Tesla seat sensors could be used to improve smartphone Bluetooth handoff

A Tesla Model 3 utilizing its Navigate on Autopilot feature. (Credit: Tesla)

The transition from a cell phone to Tesla’s Bluetooth system may become smoother with the help of the company’s built-in seat occupancy sensors. The idea was a suggestion from Tesla owner Rob Hoehn.

Hoehn wrote: “When a Tesla is unlocked and you’re in the middle of a call, it’s pretty eager to switch the audio from the phone over to the car. This can be frustrating when you’re in the middle of a call and you are not even inside the car yet. Or when you’re near the car and someone else gets in the car a similar thing happens. Suggestion: use the seat occupancy sensor to check if the driver is in their seat. Once the seat is occupied, then switch the Bluetooth audio over to the car.”

The idea was met with lots of support on r/TeslaMotors and was the most upvoted Tesla idea in the thread. Hoehn then decided to share his idea with Tesla CEO Elon Musk, who was enthusiastic about the idea. “We should have done this ages ago,” Musk wrote in a reply tweet to Hoehn.

Other Tesla owners threw out additional improvements on the heels of Musk’s response. One owner stated the transition from music streaming apps to a telephone call was rough and caused intermittent moments of silence as the car transitioned to Bluetooth over the vehicle’s speakers.

Transitioning from literally speaking on a phone to a car’s speaker system seems to be an issue in most cars. In traditional combustion engine cars, the phone will switch over to the car speakers when the engine is turned on making the transition smoother. There is no key to turn or button to push in a Tesla to activate its motor, however. When an owner is in the Bluetooth range of their vehicle, the phone may automatically connect to the vehicle’s speaker system even if the driver is not in the vehicle itself.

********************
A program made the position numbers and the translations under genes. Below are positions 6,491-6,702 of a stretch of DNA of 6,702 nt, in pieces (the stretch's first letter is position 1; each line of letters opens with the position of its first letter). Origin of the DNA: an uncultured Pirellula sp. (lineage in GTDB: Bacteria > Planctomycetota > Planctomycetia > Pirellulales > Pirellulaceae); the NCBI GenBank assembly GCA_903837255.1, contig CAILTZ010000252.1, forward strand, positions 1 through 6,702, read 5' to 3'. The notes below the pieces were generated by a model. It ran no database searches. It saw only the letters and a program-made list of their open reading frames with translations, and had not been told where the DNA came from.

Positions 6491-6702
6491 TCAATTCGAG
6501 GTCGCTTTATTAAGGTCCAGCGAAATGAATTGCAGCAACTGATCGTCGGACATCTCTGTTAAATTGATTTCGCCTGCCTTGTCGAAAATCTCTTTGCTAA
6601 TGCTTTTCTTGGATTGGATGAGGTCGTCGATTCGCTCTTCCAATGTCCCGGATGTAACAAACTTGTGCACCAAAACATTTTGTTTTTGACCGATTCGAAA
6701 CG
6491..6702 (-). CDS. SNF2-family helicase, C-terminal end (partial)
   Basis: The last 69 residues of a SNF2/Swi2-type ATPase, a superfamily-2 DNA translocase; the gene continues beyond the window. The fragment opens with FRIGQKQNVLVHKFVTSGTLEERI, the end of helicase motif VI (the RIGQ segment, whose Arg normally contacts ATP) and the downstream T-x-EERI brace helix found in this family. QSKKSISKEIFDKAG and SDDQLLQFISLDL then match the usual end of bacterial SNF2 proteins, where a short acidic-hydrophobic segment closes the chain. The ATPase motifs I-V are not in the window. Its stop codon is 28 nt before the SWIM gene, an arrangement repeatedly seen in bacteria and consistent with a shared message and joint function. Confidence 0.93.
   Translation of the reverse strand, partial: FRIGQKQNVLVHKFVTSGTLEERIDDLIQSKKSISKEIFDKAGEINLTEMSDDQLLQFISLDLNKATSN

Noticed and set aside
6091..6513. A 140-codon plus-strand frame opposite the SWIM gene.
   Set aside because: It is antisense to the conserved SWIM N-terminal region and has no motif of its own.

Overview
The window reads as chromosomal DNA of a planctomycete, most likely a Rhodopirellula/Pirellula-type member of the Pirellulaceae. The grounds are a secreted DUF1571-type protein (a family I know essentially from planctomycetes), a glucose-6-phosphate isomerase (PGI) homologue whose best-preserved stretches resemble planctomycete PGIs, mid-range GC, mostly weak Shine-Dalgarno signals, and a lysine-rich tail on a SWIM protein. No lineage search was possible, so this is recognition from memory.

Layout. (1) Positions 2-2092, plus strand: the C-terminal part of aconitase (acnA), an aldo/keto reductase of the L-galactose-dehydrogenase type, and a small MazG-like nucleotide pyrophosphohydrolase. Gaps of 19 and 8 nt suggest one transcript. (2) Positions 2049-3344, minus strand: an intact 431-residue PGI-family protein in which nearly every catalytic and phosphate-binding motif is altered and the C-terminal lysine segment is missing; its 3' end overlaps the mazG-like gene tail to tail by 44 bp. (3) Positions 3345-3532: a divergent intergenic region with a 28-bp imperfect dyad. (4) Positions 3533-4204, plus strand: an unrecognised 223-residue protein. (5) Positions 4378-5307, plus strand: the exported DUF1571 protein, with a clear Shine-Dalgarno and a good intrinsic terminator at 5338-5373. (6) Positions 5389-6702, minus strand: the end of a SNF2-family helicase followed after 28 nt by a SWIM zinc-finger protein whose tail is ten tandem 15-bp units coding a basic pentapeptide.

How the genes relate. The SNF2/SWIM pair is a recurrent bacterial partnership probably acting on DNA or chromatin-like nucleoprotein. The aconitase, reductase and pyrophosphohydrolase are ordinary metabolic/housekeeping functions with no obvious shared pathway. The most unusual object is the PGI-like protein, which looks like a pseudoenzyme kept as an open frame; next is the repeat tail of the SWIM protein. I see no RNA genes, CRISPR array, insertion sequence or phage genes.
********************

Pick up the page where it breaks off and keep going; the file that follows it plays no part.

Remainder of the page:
The utilization of a Bluetooth system that would rely on seat sensors could be the solution to this issue. The Bluetooth system would not activate unless the driver’s seat was occupied by a human being and would not connect to the car’s speaker system if the owner is simply near the vehicle.

Tesla has utilized its seat sensors for other solutions in the past. The company submitted a patent in January 2019 that would use the sensors to determine what airbags would be most beneficial for a particular passenger’s size and frame in the event of an accident. The sensors are a versatile piece of equipment and they give Tesla free reign to improve its vehicles. While they have been used for safety improvements in the past, this accessibility feature will give Tesla owners additional ease of access when using the Bluetooth feature to have a phone call.

Joey Klender: Joey has been a journalist covering electric mobility at TESLARATI since August 2019. In his time at TESLARATI, Joey has broken several big stories, including the first images of the Tesla Model S Plaid, the imminent release of the 4680 Model Y through EPA certification, and several expansions to the Lucid AMP-1 factory in Arizona, to name a few. His stories have been featured in several publications, including Yahoo! Finance, Fox News, CNET, and Seeking Alpha. In his spare time, Joey is playing golf, watching MMA, or cheering on any of his favorite sports teams, including the Baltimore Ravens and Orioles, Miami Heat, Washington Capitals, and Penn State Nittany Lions. You can get in touch with joey at joey@teslarati.com. He is also on Twitter @KlenderJoey.
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